Article Text

other Versions

PDF
Letters
Retinal nerve fibre layer thickness in ARSACS: myelination or hypertrophy?
  1. Elena Garcia-Martin1,2,
  2. Luis E Pablo1,2,
  3. Jose Gazulla3,
  4. Vicente Polo1,2,
  5. Antonio Ferreras1,2,
  6. Jose M Larrosa1,2
  1. 1Ophthalmology Department, Miguel Servet University Hospital, Zaragoza, Spain
  2. 2Research Department, Aragones Institute of Health Sciences, Zaragoza, Spain
  3. 3Neurology Department, Miguel Servet University Hospital, Zaragoza, Spain
  1. Correspondence to Dr Elena Garcia-Martin, Ophthalmology department, Miguel Servet University Hospital, C/Padre Arrupe, Consultas Oftalmología Zaragoza 50009, Spain; egmvivax{at}yahoo.com

Statistics from Altmetric.com

Autosomal recessive spastic ataxia of Charlevoix-Saguenay (ARSACS) was first described in the French-Canadian founder population of Quebec in 1978, but genetically confirmed patients have now been reported in individuals from Europe and Japan. Ataxia, dysarthria, spasticity with extensor plantar reflexes, distal muscle wasting, sensorimotor neuropathy and horizontal gaze-evoked nystagmus constitute the most frequent progressive neurological signs. Neuroimaging reveals atrophy of the superior vermis, cervical spinal cord, and cerebral cortex.1 SACS is the most frequent gene associated with ARSACS.2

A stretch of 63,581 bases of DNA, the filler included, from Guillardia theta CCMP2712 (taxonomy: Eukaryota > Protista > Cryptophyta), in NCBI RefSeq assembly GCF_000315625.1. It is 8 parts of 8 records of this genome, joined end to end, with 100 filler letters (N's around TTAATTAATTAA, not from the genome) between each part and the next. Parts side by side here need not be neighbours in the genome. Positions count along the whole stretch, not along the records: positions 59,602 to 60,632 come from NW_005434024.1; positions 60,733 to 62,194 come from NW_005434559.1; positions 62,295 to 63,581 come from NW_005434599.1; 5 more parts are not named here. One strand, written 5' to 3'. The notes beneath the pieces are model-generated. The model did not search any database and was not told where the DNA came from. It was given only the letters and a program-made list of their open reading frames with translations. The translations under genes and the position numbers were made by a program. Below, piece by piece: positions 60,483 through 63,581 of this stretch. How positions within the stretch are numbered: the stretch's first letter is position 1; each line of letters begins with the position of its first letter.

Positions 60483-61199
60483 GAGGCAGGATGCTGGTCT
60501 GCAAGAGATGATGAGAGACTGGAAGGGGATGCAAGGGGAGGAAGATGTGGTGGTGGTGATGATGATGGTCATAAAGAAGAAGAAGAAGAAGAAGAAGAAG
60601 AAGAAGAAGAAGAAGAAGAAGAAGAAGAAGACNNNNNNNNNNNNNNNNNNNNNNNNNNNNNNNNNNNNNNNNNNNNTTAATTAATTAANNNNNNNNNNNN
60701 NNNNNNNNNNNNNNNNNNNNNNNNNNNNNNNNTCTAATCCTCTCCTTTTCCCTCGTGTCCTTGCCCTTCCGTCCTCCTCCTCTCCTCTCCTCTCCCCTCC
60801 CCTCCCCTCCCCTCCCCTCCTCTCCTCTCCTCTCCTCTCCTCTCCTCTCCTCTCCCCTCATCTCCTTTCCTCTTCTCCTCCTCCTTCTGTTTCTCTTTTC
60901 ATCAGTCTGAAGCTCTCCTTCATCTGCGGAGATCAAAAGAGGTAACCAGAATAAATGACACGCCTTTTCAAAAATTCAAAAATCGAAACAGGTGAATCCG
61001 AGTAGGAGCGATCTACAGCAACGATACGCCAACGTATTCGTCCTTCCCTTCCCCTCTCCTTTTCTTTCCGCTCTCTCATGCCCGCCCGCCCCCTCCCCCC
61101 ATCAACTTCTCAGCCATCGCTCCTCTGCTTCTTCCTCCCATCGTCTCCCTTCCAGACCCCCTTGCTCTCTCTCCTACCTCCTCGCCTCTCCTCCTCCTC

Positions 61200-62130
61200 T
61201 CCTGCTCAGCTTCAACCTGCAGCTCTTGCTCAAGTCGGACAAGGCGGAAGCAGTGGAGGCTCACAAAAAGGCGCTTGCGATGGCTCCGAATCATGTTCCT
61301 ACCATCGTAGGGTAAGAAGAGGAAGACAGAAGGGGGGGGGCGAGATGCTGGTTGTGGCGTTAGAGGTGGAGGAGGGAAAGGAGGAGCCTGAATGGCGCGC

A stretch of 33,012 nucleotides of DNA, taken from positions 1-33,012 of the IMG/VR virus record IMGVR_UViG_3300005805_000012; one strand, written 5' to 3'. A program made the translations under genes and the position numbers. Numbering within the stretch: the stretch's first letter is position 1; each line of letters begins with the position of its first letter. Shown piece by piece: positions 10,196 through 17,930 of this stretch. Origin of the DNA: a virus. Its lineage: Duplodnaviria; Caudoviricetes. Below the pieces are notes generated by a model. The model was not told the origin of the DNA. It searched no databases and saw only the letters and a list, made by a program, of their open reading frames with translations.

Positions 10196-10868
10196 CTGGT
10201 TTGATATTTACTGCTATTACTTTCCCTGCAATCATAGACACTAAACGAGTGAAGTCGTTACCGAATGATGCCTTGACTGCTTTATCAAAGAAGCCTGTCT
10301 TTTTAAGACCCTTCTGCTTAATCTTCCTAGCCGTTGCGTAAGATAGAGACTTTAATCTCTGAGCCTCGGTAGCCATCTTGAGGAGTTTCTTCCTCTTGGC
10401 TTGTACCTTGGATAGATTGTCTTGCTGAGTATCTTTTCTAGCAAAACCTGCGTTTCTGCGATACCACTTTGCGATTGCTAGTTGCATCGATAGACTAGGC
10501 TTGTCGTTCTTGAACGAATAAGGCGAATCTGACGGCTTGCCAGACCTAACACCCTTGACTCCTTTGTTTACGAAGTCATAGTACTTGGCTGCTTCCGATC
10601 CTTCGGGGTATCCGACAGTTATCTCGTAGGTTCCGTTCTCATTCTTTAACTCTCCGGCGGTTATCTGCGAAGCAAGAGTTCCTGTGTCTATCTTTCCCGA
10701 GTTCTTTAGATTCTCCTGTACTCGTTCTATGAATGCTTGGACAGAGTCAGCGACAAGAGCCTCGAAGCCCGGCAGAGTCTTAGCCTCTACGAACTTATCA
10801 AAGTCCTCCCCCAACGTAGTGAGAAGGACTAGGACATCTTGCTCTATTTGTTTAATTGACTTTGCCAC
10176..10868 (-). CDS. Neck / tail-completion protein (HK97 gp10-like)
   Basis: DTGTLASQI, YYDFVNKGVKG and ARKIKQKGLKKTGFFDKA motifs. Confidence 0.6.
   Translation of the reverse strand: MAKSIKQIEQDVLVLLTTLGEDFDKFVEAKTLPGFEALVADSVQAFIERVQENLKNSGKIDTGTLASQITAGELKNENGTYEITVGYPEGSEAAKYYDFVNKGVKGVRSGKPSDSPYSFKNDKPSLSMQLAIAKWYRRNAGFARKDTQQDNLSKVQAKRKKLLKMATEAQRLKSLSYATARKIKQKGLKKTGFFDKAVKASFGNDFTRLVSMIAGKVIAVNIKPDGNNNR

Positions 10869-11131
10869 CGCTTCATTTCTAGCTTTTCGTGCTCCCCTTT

Previous authors reported that retinal hypermyelinated fibres observed in funduscopy are a minor diagnostic criterion for ARSACS that may identify patients with early-onset cerebellar ataxia and characteristic pontine abnormalities.2 ,3 We found patients with full ophthalmological examination and retinal nerve-fibre layer (RNFL) photographs showing significant increases in RNFL thickness compared to healthy subjects, but not the myelinated fibres radiating from the optic disk described by previous authors. In addition, digital imaging technologies such as optical coherence tomography to measure peripapillary RNFL thickness and provide retinal images show an increase in the RNFL density in these patients.

These findings suggest that …

View Full Text

Request permissions

If you wish to reuse any or all of this article please use the link below which will take you to the Copyright Clearance Center’s RightsLink service. You will be able to get a quick price and instant permission to reuse the content in many different ways.